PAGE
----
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Trans Teen Expertly Trips Up GOP Virginia Gov. With Blunt Question During Town Hall On Live TV

Gov. Glenn Youngkin gave a non-answer after a trans student named Niko pressed him on his anti-trans policies surrounding student athletes and bathroom usage.

Screenshot of trans teen confronting Virginia Governor Glenn Youngkin at townhall

When a transgender high school student asked Republican Virginia Governor Glenn Youngkin a question relating to anti-trans policies in schools, the Governor dodged the question and gave a response further confirming his transphobia.

Youngkin began serving as the state's Governor on January 15, 2022, and wasted no time repealing protections for transgender students in Virginia schools.

Under his policies introduced last fall, transgender students in the state would be required to use restrooms and participate in sports teams and other programs corresponding to their gender assigned at birth.

Youngkin's guidelines additionally make it difficult for trans students to change their names and gender at school.

At Thursday night's town hall event hosted by CNN, titled, “The War on Education," a student named Niko–who identifies as a transgender man–called out Youngkin's support of his anti-trans "model policies."

Niko than asked Youngkin this fairly easy "yes" or "no" question.

“Do you think the girls in my high school would feel comfortable sharing a restroom with me?

Instead of answering his question directly, the evasive Governor praised the importance of strong parent-children relationships.

You can watch a video here.

Youngkin first lauded Niko and his father for attending the event together because it was "really important."

He then espoused:

“I believe first, when parents are engaged with their children, you can make good decisions together.
"I also think there are lots of students involved in this decision.”

The Governor did address the school bathroom situation but it was one that was irrelevant to Niko's question.

"We try very hard to accommodate students," said Youngkin, adding:

“We need gender-neutral bathrooms so people can use a bathroom that they, in fact, are comfortable with."

When it comes to sports participation, Youngkin believed it wasn't controversial at all.

“I don’t think that biological boys should be playing sports with biological girls."

"There's been decades of efforts in order to gain opportunities for women in sports, and it's just not fair," he said, doubling down on his stance.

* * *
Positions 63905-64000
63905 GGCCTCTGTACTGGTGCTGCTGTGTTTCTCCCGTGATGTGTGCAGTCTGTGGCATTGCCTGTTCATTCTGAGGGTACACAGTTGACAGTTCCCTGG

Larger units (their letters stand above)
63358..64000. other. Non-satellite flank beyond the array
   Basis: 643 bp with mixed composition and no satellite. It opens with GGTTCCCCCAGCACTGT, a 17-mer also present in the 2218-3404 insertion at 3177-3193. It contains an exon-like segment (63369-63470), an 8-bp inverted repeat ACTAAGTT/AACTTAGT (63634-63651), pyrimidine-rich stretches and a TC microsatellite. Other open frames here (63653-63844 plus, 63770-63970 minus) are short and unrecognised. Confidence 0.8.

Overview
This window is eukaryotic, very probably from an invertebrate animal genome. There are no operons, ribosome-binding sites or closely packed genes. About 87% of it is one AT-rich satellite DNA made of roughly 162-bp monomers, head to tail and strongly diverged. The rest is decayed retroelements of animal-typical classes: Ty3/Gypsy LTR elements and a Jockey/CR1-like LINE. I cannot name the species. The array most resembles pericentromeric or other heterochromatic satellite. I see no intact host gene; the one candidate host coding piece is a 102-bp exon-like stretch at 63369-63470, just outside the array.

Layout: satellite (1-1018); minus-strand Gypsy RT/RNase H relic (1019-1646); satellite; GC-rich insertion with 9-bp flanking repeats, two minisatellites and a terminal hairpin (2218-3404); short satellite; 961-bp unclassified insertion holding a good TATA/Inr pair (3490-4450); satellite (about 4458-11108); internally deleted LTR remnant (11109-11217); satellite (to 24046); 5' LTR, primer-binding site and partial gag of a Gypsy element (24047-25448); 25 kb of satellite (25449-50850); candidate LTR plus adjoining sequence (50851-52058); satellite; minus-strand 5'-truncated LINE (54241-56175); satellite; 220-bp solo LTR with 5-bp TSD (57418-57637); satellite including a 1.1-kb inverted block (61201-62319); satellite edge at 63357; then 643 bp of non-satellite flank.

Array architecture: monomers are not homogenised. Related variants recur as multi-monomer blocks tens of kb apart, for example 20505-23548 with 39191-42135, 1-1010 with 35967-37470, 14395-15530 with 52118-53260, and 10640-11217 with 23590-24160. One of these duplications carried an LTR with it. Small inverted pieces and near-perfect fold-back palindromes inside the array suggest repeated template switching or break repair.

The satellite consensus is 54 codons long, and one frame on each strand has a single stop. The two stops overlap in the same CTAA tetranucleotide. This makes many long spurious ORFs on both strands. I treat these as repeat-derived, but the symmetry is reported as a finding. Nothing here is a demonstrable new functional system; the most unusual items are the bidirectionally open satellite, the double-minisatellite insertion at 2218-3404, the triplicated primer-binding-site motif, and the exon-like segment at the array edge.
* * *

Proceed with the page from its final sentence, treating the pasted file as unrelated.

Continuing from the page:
“I think that’s pretty, that’s noncontroversial, and something that I think is pretty well understood.”
Youngkin concluded with:
“Again, I think these are very difficult discussions and I am very, very glad to see you and your dad here together."
The Twitter clip ended with Niko and his father–who was sitting in the audience–both looking let down by the Governor's response.
People shared some thoughts about Youngkin's sidestepping the question.

On Thursday night, Geoff Wetrosky–the Campaign Director at the Human Rights Campaign (HRC)–bashed Youngkin's town hall speech.

Wetrosky issued a statement following the town hall, saying.

“Tonight, Glenn Youngkin once again claimed that he believes that ‘parents matter.’ In reality, he only cares about some parents."
"He does not care about parents of LGBTQ+–particularly transgender–students, who have been consistently under attack in Virginia and across the country."

Wetrosky continued:

“He said that there is no room for bullying or harassment in Virginia’s schools, but his own policies only further marginalize and isolate transgender students, creating more stigma and more discrimination against an already vulnerable population."
"His extremist, anti-LGBTQ+ positions should have no place in Virginia, or this country.”

So far this year, the HRC tracked 100 anti-trans bills that criminalize trans youth having access to gender-affirming healthcare.

Four of these bills have already been enacted into law by Tennessee, Mississippi, South Dakota, and Utah.

The HRC also noted the year marked the most bathroom bans filled than in prior years in addition to 80 curriculum censorship bills and 30 anti-drag show bills.

HRC maintained these measures were not driven by constituent demands but were part of a coordinated effort driven by "well-funded, powerful interests and promoted by a tight network of anti-LGBTQ+ forces."

They added:

"These groups peddle in fear and pit people against each other to marginalize and punish LGBTQ+ people and especially transgender children."